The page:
The laws of this country applied as they do us, specifically:
Inheritance tax
Legal wills
Freedom of Information Act applied for information on money spent from the public purse

The Crown Estate owns the sea bed up to 12 miles off our country. This is an outrageous anomaly leftover from the past. Their 15% cut of this revenue is unearned and a tax on peoples energy needs. They need to give this and the Prince of Wales ownership of the foreshore over to the government.

Reducing the size and scope of the Royals, with a public audit of any money spent and the law applied to them as equally as it is to us, would go some way to making society fairer.

We should also rename the medals we hand out to remove the word ‘Empire’ as it is very insulting to the majority of the non-white population and a lot of people who think it is outmoded and not something they would want to be associated with.

(Thanks to Norman Baker and his book ‘what do you do’ for a lot of the inspiration for the above)

Reform of the House of Commons and House of Lords one small step at a time.

Abolishing the outdated and unrepresentative House of Lords offers a chance to rebalance politics away from Westminster – and create a representative Senate of the Nations and Regions. This is a massive change and needs to be in the progressives parties manifestos to have any chance of happening.

The ideal voting system for both Houses is the Single Transferable vote as it gives a form of proportional representation, voter choice and local representation.

We can start with one small step in the reform process that is: easy to do, cost nothing and has no boundary changes. This is the Alternative Vote system within the existing constituencies.

It has been 10 years since the vote on AV and the campaign was rushed through on the back of the expenses scandal and people lost sight of its key attraction. Ensuring that a majority of the electorate in a consistency voted for the MP representing them in Parliament. Vested interests will object to this as they always will but I feel the majority of the electorate will see its benefit and be happy with the results.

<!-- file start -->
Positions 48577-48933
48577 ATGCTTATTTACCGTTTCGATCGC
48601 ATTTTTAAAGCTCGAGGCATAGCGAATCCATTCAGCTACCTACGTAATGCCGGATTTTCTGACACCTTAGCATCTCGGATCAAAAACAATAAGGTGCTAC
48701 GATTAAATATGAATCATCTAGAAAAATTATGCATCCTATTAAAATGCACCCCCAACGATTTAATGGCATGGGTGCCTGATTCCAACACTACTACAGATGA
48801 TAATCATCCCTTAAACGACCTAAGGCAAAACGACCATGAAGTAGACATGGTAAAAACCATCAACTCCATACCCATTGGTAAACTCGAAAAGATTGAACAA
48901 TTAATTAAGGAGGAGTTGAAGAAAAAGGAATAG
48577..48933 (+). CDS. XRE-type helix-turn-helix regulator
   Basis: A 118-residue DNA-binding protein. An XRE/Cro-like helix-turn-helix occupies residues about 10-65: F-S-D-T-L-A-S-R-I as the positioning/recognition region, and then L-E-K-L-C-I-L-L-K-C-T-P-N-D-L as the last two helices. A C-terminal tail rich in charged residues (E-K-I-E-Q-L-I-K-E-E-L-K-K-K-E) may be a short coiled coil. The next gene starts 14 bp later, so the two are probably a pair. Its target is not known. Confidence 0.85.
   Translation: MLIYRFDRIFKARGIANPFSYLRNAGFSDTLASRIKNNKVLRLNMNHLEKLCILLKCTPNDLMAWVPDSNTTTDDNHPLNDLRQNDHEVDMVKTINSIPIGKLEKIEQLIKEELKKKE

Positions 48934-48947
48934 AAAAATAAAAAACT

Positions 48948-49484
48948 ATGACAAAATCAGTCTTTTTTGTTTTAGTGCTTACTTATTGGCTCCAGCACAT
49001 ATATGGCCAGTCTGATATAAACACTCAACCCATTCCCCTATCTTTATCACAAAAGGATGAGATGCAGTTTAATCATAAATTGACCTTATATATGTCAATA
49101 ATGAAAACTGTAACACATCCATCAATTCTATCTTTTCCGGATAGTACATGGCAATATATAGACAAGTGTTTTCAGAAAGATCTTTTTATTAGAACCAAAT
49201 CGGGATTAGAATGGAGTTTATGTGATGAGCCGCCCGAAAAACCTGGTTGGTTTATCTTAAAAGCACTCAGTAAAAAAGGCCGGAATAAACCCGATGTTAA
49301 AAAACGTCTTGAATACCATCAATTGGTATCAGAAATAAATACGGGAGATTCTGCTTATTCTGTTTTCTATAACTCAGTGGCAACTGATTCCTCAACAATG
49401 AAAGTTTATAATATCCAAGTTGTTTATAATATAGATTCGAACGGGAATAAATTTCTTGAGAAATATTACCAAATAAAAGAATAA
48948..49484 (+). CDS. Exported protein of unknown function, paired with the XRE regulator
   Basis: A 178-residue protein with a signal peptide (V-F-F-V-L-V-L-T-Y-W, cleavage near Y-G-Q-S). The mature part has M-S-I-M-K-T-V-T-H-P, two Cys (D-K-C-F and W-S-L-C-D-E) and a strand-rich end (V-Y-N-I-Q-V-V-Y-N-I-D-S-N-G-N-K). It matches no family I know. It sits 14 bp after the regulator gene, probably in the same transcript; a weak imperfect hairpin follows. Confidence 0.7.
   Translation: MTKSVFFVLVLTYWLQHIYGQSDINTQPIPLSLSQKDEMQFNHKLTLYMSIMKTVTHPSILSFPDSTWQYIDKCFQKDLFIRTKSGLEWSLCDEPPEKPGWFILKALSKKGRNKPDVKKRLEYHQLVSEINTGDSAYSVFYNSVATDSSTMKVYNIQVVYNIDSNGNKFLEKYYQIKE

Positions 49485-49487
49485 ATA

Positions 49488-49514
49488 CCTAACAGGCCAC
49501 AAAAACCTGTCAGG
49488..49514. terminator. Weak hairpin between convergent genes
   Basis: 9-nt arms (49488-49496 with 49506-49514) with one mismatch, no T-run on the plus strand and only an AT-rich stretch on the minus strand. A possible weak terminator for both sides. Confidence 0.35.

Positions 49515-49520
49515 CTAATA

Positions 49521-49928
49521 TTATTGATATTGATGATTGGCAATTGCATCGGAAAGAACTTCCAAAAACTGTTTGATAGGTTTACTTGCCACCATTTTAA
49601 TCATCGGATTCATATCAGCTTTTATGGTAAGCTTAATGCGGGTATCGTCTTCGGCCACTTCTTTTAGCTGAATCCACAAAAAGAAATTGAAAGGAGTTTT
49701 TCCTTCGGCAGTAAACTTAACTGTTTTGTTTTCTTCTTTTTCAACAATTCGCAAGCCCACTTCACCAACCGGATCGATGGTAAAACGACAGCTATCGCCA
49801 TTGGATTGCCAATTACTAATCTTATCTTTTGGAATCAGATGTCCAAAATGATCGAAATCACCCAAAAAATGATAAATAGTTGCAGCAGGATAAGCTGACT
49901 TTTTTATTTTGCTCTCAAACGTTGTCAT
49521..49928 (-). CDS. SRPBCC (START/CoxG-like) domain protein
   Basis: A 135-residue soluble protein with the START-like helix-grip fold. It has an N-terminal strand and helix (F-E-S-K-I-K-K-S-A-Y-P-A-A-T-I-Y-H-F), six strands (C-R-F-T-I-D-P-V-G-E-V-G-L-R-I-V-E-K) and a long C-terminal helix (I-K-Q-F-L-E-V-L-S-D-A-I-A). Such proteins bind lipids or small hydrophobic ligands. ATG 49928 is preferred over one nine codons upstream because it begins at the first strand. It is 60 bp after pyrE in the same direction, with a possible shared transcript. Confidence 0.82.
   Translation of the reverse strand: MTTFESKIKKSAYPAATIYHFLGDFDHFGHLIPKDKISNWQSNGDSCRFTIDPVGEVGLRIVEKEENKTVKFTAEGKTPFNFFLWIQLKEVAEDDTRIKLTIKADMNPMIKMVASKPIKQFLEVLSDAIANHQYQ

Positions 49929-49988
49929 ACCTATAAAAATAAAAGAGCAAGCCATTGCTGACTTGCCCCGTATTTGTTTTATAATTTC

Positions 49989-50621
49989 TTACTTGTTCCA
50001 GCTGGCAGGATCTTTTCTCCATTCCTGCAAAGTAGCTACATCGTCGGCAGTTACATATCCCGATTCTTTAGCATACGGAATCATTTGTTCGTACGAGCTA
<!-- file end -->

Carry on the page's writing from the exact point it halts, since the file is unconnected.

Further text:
Our current taxation runs at roughly 36% of our GDP with France and Germany having roughly a 42-43% level of taxation. That 6% or 7% less revenue makes all the difference as to how we live as a nation and the fairness in our society. Most of this difference is caused by an unfair tax advantage to a very small percentage of the population.

Tax relief on Pension contributions – £39 billion in lost tax revenue p.a.
Capital gains and the way it is taxed – £14 billion in lost tax revenue p.a.

To put this in perspective this is 40% of the NHS or 25% of our social security budgets. Can you imagine the effect on our society of a 10% increase in both budgets and the rest given to Education and Pensions?

Tax relief on Pensions scraped as its manifestly an unfair tax break for the wealthy
You can put £40K away each year for 25 years and pay no tax on this. Why is this given to some when most of the population can not even think of earning £40k p.a. never mind saving it in a pension pot? Even the FT thinks it is a bit unfair.

Article explaining how this tax revenue is lost

Capital gains – treated as income and taxed as such.
This is unearned income where your money works and you don’t. Currently, there is an annual allowance of £12.5k for capital gains after which a lower rate of 10% and higher of 20% (18% and 28% for all property except your main house) and no National Insurance contributions. This is a big saving in tax what is in effect income described differently.

If you are living off investments and sitting on your arse doing nothing you are paying less tax (as a percentage of income and definitely as a percentage of disposable income!) than the person cleaning your house.

Article on Capital gains should be aligned with income tax

This change might have the effect of less private investment available, talent moving abroad and to some degree companies doing the same. I think they will stay here and enjoy the rule of law, a fun place to live, no kidnapping and safe streets, no need for a bodyguard, or having to live in a gated compound.

With these two changes, which the Conservative chancellor is considering, we will have a fairer society without raising the general taxation burden for the middle and poorer members of our society.